We’ve all been there. You find a job you like, but you’re faced with a difficult co-worker. It might be that they criticize everyone else’s work Maybe they are a gossip. Or maybe they take out their frustrations with other parts of their life on everyone around them.
Even though these difficult co-workers come in all sorts of packages, dealing with them typically involves the same process.
Take a Breath
The worst thing you can do when someone is being difficult with you on the job is let your emotions get the best of you and to react to them. If you’ve played or watched sports, you know that it’s often the player who reacts badly to another player committing a penalty that ends up in trouble. The same goes in the workplace.
Take a moment to catch your breath and count to five in your head. When you feel threatened, a part of your brain kicks in that is responsible for fight or flight. And while that’s valuable when you’re trying to get away from an angry bear, it’s not so useful in our modern world.
By counting to five, you give the part of your brain that’s responsible for reason to kick in so you can deal with the situation calmly and rationally.
Try to Understand Where They are Coming From
I’m sure most of our parents gave us the advice to try to walk a mile in someone else’s shoes. As it turns out, Mom and Dad were right. Oftentimes, someone is dealing with issues outside of work that end up spilling over into how they treat their co-workers. They may have a sick child or are going through a divorce or other difficult family situation.
That doesn’t excuse bad behavior, but it does give it a context. If you know someone is going through a difficult time, try to give them a little more leeway. After the current situation has calmed down, try to talk to them about what’s really bothering them.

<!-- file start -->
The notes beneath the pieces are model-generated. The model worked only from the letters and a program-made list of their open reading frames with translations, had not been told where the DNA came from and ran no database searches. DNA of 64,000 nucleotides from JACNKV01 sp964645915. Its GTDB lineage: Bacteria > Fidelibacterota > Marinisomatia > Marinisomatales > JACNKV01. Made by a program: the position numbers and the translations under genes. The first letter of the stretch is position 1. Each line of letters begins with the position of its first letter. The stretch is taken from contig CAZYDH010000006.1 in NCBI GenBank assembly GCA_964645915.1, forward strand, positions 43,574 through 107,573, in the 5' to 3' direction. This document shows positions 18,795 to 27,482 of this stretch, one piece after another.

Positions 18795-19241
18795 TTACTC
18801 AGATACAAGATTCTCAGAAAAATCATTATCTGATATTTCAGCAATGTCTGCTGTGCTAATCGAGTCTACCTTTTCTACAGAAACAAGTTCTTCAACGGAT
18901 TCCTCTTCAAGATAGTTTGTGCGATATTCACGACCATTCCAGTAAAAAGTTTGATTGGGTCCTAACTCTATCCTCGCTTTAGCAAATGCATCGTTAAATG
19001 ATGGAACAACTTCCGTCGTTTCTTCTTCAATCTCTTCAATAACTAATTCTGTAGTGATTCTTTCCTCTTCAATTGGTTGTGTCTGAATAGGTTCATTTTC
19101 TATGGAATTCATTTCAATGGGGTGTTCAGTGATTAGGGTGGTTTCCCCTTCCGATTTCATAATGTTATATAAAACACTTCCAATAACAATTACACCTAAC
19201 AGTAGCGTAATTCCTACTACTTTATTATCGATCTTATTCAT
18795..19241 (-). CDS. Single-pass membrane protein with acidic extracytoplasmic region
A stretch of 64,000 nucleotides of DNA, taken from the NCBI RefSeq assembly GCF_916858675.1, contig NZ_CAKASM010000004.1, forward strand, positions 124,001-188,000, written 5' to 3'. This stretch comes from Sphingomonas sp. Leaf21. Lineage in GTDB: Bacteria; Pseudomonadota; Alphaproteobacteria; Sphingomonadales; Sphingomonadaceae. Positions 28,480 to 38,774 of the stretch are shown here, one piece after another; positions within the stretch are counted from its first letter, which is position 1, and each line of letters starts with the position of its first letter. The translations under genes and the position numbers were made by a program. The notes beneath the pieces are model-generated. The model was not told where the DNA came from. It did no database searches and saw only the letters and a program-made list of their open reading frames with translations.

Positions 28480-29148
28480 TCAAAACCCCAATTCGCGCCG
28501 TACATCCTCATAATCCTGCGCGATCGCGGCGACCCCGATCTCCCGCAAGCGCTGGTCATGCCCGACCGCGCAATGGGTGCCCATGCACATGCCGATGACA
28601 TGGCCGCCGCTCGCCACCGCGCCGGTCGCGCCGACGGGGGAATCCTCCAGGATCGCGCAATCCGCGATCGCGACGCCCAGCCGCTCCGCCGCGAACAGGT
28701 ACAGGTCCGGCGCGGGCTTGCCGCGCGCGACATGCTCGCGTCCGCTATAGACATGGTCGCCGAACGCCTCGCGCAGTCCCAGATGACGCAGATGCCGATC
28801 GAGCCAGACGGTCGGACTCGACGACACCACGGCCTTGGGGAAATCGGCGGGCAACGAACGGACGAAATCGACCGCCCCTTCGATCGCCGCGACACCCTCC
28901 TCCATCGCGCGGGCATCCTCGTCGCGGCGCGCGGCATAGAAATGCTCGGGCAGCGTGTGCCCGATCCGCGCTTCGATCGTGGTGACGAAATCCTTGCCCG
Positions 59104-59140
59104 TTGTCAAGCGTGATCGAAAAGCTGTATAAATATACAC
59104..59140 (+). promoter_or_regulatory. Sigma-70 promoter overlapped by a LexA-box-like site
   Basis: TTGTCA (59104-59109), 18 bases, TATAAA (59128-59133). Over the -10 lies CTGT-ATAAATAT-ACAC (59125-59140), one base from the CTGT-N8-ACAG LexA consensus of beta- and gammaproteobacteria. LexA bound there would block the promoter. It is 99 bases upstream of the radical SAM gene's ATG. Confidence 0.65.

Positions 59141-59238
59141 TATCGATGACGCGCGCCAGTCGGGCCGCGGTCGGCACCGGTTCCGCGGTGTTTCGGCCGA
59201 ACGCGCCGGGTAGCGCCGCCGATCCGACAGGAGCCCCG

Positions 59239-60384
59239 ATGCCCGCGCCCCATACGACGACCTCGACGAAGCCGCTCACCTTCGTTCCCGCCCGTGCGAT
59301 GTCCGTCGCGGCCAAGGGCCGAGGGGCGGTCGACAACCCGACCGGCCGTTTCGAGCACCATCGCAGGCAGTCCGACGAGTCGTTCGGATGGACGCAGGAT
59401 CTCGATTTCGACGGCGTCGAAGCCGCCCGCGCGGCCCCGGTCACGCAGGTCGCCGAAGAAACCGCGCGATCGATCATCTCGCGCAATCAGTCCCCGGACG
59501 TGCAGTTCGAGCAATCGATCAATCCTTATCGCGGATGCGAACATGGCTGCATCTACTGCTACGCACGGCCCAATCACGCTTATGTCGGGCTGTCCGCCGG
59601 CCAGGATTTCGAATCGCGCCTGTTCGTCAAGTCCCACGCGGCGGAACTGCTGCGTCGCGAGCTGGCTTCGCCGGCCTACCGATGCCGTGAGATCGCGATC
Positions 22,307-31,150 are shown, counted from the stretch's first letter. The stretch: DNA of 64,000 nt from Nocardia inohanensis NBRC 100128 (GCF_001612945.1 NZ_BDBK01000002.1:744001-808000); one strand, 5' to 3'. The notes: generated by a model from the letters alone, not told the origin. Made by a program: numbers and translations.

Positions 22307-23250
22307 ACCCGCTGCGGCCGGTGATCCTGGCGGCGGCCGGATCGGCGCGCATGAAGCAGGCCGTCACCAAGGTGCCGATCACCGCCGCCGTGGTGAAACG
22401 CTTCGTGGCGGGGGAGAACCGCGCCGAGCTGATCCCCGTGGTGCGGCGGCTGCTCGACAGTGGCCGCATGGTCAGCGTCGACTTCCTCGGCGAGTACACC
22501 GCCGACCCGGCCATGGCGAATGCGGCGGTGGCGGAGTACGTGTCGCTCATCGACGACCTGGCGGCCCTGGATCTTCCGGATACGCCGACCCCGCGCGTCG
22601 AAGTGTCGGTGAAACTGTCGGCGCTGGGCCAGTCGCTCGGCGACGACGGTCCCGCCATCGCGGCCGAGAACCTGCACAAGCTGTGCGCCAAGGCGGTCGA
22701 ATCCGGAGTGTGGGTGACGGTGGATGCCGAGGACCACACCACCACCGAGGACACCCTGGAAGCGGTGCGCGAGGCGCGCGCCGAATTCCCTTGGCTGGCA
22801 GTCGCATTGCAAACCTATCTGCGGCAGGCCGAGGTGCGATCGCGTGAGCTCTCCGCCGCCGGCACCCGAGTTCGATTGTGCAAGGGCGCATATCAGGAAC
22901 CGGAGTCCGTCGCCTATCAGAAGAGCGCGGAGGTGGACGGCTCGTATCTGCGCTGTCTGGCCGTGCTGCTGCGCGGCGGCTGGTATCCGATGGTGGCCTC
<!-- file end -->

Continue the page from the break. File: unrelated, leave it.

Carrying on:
Tip: Don’t use this information against them. For instance, you wouldn’t want to say, “I know you’re going through a tough time at home and you’re taking it out on everyone here.” That’s just throwing gas on the fire and rarely goes well.
If you try to deal with the current situation rationally and make no progress, sometimes the best option is to walk away. Make up a phone call or reason to talk to your supervisor.
Remember what we discussed early about the fight or flight part of the brain? That’s exactly where the difficult co-worker is at the moment. Walking away gives them the opportunity to calm down all on their own.
Once you understand where your co-worker is coming from, you can set some boundaries with them. Here’s an example. If someone likes to criticize everyone’s work and they aren’t in a position of authority, you could say to them, “Joe, I get that you want to put out the best work, but it doesn’t help me when you raise your voice at me and are just negative. If you really want me to improve, I’d appreciate it if you took me aside and calmly explain what I’m going wrong. I want to do my best, but the way you’re telling me about it now just upsets me and causes me to make more mistakes.”
Get Us Involved
You should always try to first deal with your difficult co-worker on your own, but if the person is threatening you or bullying you, you should alert us immediately so we can intervene on your behalf.
Dealing with difficult co-workers is a reality in any workplace. Rather than leave a good job, it’s best to try to work the situation out calmly.